I was given Tom McRae’s first album at 14 and was bewitched by it. His second is no less awe-inspiring. Though the music’s style hasn’t changed that much, its tone and mood have. While in ‘Tom McRae’ he mocked and raged against society – its pettiness, voyeurism, consumerism, faceless corporations etc (‘Dose me up’ and ‘hidden camera show’ are good examples of this) – ‘Just Like Blood’ is much more introverted and focusses more on individuals and McRae’s perceptions of, and relationships with, them.
While this second album shares its predecessor’s raw passion it is less malicious, less explosive, and much more pensive – even brooding. It is eerily haunting, much quieter than 'Tom McRae' Having said that, the storm of strings in ‘Karaoke Soul’ is disorientating and incredibly powerful. McRae’s voice is fantastic – sometimes breathy and frustrated; sometimes soaring with plaintive purity over gorgeous piano, guitar, percussion and string arrangements that will take your breath away. A really brilliant album; I am in love with every song on it.
2 people found this helpful
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on 6 February 2003
Tom McRae is a name passed around posh Central London wine bars that used to be banks. He's one of those names that people think it is "trendy" to like, now, most of these turn out to be utter well....erm Belle and Sebastien (sorry if u like them)! Whereas Tom is different.
The first album bought us melodic, beautiful choir boy singing, and deep piercing lyrics. The second brings that over, but lends itself more now to the followings of Thom Yorke and Nick Cave. The trendy wine bar image still remains, but he has backed it up with a breath taking spine tingling beaut! The first time i heard it, the hairs stood up on the back of my neck.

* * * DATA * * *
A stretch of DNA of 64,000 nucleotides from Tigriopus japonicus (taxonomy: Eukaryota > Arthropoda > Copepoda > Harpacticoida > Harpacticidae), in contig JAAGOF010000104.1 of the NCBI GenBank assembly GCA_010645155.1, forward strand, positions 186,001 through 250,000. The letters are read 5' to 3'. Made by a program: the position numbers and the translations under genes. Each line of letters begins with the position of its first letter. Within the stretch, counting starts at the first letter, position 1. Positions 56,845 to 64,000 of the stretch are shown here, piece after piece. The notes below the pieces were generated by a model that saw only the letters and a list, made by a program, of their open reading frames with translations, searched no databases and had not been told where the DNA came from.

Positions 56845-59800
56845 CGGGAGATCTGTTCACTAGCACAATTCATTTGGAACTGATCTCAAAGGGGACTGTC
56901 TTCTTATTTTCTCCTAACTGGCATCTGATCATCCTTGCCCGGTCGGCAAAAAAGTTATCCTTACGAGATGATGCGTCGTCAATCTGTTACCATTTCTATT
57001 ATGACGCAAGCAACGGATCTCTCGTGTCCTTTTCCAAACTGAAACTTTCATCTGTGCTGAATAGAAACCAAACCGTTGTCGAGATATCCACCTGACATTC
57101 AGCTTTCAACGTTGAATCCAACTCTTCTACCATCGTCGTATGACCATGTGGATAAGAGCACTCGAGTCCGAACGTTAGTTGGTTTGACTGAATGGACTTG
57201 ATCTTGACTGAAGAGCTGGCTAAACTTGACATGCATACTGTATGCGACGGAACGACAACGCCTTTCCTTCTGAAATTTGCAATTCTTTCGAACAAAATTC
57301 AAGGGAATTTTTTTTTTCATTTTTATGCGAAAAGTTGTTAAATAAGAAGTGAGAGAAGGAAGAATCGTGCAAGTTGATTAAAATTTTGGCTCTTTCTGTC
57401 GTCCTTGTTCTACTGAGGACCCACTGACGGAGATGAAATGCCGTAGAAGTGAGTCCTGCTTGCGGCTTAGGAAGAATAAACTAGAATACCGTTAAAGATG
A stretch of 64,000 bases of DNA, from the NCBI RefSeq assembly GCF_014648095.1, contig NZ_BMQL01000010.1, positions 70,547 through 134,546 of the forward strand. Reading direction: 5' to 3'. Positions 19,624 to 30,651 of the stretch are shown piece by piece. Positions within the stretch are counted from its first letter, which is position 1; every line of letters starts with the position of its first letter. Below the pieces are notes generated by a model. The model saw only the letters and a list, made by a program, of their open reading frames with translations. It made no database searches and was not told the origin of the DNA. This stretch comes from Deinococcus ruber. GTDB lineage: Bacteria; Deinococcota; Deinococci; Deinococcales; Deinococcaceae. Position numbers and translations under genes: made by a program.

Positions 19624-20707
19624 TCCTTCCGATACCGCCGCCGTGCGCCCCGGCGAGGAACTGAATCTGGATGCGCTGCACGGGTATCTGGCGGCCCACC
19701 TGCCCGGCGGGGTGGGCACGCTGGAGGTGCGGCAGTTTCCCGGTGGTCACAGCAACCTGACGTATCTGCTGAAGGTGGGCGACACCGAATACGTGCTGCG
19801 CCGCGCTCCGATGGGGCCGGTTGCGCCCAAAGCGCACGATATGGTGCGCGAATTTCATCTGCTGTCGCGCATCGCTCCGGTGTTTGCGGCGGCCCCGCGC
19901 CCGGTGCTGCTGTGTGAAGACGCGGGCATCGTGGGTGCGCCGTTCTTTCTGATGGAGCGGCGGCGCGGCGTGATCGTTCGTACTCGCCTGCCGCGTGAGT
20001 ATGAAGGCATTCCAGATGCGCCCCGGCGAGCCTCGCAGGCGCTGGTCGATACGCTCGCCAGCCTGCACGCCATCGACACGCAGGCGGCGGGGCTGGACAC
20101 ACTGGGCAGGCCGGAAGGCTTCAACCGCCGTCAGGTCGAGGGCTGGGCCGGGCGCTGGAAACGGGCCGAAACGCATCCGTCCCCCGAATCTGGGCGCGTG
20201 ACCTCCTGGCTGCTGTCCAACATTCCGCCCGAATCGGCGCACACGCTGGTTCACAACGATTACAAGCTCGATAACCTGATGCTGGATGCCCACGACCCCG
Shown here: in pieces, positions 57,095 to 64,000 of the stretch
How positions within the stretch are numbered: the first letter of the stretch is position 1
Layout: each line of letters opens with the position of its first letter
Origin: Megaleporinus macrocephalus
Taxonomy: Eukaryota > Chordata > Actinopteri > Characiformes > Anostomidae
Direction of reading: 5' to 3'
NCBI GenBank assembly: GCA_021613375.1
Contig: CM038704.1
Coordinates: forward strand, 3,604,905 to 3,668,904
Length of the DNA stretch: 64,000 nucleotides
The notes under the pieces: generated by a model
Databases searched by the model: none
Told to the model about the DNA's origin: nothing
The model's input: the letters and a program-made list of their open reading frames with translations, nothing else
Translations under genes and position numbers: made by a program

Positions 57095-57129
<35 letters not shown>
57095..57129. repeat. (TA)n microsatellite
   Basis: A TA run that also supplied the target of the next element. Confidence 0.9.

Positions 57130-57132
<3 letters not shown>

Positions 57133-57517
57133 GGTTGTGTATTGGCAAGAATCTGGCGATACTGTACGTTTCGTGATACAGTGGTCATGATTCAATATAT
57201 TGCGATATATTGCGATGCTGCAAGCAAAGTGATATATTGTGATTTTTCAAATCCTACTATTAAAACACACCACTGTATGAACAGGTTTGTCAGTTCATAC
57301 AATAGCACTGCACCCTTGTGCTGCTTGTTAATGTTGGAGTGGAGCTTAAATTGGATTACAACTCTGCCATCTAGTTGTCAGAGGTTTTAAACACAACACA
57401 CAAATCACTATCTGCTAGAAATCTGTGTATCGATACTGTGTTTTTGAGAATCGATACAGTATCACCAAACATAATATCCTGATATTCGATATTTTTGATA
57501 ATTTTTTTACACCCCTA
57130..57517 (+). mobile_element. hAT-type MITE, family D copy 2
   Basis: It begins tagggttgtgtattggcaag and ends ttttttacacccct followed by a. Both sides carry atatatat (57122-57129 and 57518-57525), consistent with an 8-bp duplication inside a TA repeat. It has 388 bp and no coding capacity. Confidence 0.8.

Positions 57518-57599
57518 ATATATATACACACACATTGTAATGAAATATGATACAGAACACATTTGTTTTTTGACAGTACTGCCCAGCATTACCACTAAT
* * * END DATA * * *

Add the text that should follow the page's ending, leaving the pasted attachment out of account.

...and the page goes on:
Packed with top tunes like "a day like today", "stronger than dirt" "karaoke soul" and "line of fire" he can do no wrong. The pain in his heart obviously still remains, longer than the trendy wine bar-ees who head home to their manufactured, big names. The album deserves recognition, he deserves recognition, he deserves to be big, massive in fact. BUY IT!
One person found this helpful
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on 20 August 2003
In an age where follow-ups rarely surpass their predecessors and artists strive to squeeze every penny from cheap cover songs, one man stands alone in his quest to produce the perfect album. If his self-titled debut album wasn't enough to rock the boat of the musical world, Tom McRae certainly makes waves with 'Just Like Blood'. 10 beautifully crafted songs arranged in such a manner that your emotions take a wild journey without ever leaving your living room. From the quiet and reflective sound of 'ghost of a shark' to the piercing vocals on 'Mermaid Blues', McRae achieves new levels of artistic brilliance. Perhaps his best track to date, 'You only disappear'...no wait, words can't describe this song, just go out and buy it or forever feel the void it will inevitably leave behind.
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on 2 December 2003
I first heard Tom at v2003. While approaching the main stage he opened with Karaoke Soul and i was instantly hooked from what seemed like miles away. This has remained my favourite song, but nevertheless, i wasn't disappointed with the album.
Included in his band are a cellist and pianist (both called Oli) who play some beautiful arrangements. The songs are generally love songs but are lyrically far superior to anything in the charts. And Tom's voice is also like no one elses. Amazing.
I saw Tom McRae in concert only yesterday and met him before hand and he is such a genuine, honest and funny guy. He very kindly let a friend use his mini disc recorder to record an interview.
A great album and a great performer!
2 people found this helpful